Wed. 1/25/88 – John and I worked in the “ Trade Dollar” tunnel about two and a half hours beginning about half after ten o’clock. Our work came to an abrupt end by a snowslide coming down the hollow while I was out on the dump with a wheelbarrow of dirt.

 It took my barrow and hat and by quick steps I got to one side of the slide. The barrow was left in the drift hear the base of the hill with about six inches of one handle in sight. I lost my hat and John his coat. 

The space from the dump to the tunnel was filled with snow including the tunnel at the mouth. The snow is about 12 feet deep in front of the mouth of the cut.

Wed. 4/18/88 – There is four tunnels being worked day and night at present here. Contracts to tunnel 150 feet has been let on the “Tough Nut” and 100 feet on the “Homestake.”

(Tunneling involved pounding a long, steel, sharpened stake — called a drill — into the rock with a sledge hammer then filling the hole with dynamite, lighting the fuse and exploding the rock. Pick and shovel loosened, then cleared away the debris. The tunnel was a way to locate a vein or ledge of valuable ore, which was, mostly, never found.)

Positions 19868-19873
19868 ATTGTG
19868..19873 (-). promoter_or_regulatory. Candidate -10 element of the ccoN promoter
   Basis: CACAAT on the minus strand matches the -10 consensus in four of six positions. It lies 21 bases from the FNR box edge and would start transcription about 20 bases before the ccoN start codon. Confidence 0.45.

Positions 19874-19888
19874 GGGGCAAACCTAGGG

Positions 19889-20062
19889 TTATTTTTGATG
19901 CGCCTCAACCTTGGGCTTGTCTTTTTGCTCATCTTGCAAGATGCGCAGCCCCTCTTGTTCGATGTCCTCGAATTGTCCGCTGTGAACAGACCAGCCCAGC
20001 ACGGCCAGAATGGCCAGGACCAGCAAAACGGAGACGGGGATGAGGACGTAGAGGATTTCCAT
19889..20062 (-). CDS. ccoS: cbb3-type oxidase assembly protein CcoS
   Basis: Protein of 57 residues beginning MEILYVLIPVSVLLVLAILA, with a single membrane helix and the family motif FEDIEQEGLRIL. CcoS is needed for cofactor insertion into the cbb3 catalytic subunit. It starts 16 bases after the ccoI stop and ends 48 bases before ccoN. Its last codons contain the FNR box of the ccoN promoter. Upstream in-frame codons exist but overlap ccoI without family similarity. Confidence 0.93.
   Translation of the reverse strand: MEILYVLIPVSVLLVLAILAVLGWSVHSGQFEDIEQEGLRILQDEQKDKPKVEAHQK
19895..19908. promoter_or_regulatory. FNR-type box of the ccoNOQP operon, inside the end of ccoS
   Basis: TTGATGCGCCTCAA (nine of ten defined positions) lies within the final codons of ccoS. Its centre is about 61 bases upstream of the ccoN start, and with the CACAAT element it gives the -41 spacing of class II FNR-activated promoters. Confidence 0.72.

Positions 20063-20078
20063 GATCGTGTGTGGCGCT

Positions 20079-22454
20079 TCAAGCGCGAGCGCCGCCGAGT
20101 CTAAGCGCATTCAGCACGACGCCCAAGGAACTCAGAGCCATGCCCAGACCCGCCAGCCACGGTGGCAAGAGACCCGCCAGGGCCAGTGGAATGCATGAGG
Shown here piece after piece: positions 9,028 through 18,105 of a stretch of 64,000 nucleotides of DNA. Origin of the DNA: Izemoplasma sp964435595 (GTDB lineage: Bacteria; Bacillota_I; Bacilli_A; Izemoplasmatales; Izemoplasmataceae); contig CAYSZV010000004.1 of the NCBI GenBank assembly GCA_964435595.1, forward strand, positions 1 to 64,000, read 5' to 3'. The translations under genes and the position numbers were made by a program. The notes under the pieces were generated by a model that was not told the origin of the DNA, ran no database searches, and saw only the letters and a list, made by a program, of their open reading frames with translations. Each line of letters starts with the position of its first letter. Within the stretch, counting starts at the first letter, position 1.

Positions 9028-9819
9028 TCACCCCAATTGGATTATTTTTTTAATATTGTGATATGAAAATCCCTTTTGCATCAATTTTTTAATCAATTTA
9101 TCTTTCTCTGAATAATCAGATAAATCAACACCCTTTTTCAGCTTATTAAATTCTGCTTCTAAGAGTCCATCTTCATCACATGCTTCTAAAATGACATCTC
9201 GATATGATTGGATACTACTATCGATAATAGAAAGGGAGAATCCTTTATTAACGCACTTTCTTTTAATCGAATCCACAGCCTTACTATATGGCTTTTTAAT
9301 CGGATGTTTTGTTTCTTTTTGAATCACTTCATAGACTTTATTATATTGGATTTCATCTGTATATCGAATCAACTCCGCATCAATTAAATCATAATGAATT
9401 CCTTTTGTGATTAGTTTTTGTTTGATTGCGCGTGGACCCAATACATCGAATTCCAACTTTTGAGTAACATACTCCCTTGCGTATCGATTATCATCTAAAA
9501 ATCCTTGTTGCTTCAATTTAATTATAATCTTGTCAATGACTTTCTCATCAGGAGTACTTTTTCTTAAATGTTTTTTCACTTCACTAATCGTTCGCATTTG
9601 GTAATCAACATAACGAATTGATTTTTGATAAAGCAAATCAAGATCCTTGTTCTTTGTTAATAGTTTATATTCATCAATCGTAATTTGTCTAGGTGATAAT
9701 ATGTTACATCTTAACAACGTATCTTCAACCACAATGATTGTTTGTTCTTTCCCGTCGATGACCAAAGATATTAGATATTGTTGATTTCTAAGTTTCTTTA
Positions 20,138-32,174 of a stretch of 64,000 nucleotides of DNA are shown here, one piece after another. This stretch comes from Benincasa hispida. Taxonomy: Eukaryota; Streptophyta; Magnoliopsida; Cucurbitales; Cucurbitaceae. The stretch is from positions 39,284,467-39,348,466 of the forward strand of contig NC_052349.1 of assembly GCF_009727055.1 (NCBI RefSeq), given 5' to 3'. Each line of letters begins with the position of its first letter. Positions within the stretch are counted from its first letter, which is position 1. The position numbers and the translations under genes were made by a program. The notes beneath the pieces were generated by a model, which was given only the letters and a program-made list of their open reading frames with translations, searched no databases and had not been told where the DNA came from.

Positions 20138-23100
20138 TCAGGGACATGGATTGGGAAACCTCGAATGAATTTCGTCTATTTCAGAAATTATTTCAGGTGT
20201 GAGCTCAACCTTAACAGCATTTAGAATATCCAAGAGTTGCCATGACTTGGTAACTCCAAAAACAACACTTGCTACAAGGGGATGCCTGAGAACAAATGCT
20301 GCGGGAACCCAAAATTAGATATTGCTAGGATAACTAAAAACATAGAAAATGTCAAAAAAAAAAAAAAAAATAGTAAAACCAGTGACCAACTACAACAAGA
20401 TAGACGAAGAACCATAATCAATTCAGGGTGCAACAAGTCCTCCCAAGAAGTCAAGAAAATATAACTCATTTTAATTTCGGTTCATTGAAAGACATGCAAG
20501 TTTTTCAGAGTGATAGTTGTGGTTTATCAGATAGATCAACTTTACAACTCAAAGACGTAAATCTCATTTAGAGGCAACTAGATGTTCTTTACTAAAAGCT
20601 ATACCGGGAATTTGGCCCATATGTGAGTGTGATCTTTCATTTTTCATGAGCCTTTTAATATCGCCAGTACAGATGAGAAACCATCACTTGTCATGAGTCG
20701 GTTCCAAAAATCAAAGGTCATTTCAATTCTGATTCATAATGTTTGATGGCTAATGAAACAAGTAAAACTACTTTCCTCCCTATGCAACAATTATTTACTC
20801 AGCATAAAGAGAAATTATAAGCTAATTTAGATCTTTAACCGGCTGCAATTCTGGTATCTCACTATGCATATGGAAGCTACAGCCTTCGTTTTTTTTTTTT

Sat. 3/24/88 – David and I began work in the “Minnie Ha Ha” tunnel last evening. He had bad luck with drills. He broke several. I one.

(Drilling could be painfully slow.)

Sat. 4/27/89 – It took about 600 strokes to the inch to drill a hole in the upper ledge and then the shot failed to blow the rock out.

Tues. 3/27/88 – We did not make six feet of tunnel in all of last week.

 Wilson sharpened drills and picks half the day.

(Water leaking into tunnels was a constant threat and annoyance.)

Sat. 4/7/88 – Got a terrible wetting in the tunnel… came to leaking water from overhead in the tunnel last night. Hitherto the leaking has been from the sides and face of the tunnel so that we kept dry.